IDEAS home Printed from https://ideas.repec.org/p/ess/wpaper/id1843.html
   My bibliography  Save this paper

Thinking 'Small' and the Understanding of Poverty: Maymana and Mofizul's Story

Author

Listed:
  • David Hulme

Abstract

Much recent thinking on poverty and poverty reduction is ‘big’ in terms of its ideas, units of analysis, datasets, plans and ambitions. While recognising some of the benefits of such approaches this paper argues that researchers should counterbalance this through ‘thinking small’. It illustrates this through the life history of a poor two person household in Bangladesh. Maymana and Mofizul’s story confirms much current thinking about persistent poverty in that country. [WP No. 22].

Suggested Citation

  • David Hulme, 2009. "Thinking 'Small' and the Understanding of Poverty: Maymana and Mofizul's Story," Working Papers id:1843, eSocialSciences.
  • Handle: RePEc:ess:wpaper:id:1843 Note: Institutional Papers
    as

    Download full text from publisher

    File URL: http://www.esocialsciences.org/Download/repecDownload.aspx?fname=Document12112009380.5855524.pdf&fcategory=Articles&AId=1843&fref=repec
    Download Restriction: no

    References listed on IDEAS

    as
    1. Hulme, David & Shepherd, Andrew, 2003. "Conceptualizing Chronic Poverty," World Development, Elsevier, vol. 31(3), pages 403-423, March.
    2. Deepa Narayan & Robert Chambers & Meera K. Shah & Patti Petesch, 2000. "Voices of the Poor : Crying Out for Change," World Bank Publications, The World Bank, number 13848.
    3. Robert Hunter Wade, 2002. "Globalisation, Poverty and Income Distribution: Does the Liberal Argument Hold?," RBA Annual Conference Volume,in: David Gruen & Terry O'Brien & Jeremy Lawson (ed.), Globalisation, Living Standards and Inequality: Recent Progress and Continuing Challenges Reserve Bank of Australia.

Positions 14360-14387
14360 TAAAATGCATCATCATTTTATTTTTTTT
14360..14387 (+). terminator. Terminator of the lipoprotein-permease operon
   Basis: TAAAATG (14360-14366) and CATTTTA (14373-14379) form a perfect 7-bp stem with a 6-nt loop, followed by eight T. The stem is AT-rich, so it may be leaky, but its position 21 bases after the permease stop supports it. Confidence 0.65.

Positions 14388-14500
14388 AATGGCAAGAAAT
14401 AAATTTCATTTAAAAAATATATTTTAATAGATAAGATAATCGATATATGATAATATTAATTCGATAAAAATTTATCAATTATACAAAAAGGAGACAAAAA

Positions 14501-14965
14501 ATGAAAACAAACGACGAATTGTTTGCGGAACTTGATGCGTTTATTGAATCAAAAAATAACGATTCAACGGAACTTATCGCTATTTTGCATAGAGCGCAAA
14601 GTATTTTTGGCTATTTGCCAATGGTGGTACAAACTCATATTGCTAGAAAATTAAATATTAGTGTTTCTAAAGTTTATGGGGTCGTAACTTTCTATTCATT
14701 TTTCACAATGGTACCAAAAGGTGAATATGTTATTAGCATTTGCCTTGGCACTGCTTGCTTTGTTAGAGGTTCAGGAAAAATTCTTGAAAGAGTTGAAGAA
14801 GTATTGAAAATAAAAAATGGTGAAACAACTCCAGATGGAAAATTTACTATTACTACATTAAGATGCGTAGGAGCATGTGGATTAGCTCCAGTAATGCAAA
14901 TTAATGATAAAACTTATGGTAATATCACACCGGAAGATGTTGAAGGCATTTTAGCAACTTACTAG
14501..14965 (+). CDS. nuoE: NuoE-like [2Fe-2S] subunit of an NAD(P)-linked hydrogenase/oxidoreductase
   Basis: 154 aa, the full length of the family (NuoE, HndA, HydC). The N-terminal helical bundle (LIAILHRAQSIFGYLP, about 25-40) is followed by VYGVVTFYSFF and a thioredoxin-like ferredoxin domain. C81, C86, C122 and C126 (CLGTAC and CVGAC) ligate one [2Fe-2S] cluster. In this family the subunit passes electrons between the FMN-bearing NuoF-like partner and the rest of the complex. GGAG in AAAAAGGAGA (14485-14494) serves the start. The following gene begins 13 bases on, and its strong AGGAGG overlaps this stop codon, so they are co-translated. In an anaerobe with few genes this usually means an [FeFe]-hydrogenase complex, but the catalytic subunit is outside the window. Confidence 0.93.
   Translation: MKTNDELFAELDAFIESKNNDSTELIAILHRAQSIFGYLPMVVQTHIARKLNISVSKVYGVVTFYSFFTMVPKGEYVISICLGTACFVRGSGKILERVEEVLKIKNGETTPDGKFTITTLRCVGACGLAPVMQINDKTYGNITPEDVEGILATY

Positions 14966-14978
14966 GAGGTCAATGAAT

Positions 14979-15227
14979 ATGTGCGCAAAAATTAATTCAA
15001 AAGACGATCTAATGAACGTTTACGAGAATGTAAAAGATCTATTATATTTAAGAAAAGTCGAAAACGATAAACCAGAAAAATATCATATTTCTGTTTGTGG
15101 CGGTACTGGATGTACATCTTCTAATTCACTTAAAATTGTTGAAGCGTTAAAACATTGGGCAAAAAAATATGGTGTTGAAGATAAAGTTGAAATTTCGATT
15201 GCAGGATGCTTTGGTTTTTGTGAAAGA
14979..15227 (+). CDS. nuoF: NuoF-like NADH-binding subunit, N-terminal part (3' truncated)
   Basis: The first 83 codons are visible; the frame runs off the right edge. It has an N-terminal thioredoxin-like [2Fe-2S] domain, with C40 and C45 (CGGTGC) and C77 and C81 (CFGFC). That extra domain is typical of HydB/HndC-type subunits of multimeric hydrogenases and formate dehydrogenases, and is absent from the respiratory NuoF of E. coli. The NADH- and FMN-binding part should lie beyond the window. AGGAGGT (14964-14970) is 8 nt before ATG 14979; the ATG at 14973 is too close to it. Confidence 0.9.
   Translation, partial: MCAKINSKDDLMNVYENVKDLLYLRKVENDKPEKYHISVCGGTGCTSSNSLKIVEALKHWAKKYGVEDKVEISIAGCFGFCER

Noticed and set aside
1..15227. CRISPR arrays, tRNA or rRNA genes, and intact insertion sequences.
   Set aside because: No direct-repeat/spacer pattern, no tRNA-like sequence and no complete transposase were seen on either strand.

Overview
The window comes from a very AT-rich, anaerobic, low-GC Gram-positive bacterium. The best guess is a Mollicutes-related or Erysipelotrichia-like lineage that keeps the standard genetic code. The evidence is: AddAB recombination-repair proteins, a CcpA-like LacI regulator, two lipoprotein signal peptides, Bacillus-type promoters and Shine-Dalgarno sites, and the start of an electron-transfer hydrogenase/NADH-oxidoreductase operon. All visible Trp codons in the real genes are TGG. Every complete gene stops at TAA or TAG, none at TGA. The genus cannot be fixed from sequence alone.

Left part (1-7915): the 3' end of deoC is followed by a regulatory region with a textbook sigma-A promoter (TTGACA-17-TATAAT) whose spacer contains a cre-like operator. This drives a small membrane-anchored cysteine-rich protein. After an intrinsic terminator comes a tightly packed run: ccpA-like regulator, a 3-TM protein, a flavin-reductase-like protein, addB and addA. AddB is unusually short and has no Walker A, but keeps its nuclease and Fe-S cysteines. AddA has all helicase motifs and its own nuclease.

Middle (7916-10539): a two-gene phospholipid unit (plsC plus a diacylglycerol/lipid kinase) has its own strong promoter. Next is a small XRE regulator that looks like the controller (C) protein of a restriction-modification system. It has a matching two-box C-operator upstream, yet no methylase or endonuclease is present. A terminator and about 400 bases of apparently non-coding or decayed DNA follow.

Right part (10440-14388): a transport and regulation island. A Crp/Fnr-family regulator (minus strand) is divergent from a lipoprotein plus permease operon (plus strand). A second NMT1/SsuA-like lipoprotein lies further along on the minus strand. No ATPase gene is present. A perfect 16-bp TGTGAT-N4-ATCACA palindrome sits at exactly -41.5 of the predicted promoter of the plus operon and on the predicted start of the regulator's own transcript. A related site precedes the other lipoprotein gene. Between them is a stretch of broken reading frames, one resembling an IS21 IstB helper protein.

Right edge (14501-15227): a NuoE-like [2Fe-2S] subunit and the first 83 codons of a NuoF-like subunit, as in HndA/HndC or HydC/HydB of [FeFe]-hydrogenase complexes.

Full references (including those not matched with items on IDEAS)

    More about this item

    Keywords

    poverty; Bangladesh; reduction; household; country; health services; social protection; methodology; family; MDGs;

    NEP fields

    This paper has been announced in the following NEP Reports:

    Statistics

    Access and download statistics

    Corrections

    All material on this site has been provided by the respective publishers and authors. You can help correct errors and omissions. When requesting a correction, please mention this item's handle: RePEc:ess:wpaper:id:1843. See general information about how to correct material in RePEc.

    For technical questions regarding this item, or to correct its authors, title, abstract, bibliographic or download information, contact: (Padma Prakash). General contact details of provider: http://www.esocialsciences.org .

    If you have authored this item and are not yet registered with RePEc, we encourage you to do it here. This allows to link your profile to this item. It also allows you to accept potential citations to this item that we are uncertain about.

    If CitEc recognized a reference but did not link an item in RePEc to it, you can help with this form .

    If you know of missing items citing this one, you can help us creating those links by adding the relevant references in the same way as above, for each refering item. If you are a registered author of this item, you may also want to check the "citations" tab in your RePEc Author Service profile, as there may be some citations waiting for confirmation.

    Please note that corrections may take a couple of weeks to filter through the various RePEc services.

    IDEAS is a RePEc service hosted by the Research Division of the Federal Reserve Bank of St. Louis . RePEc uses bibliographic data supplied by the respective publishers.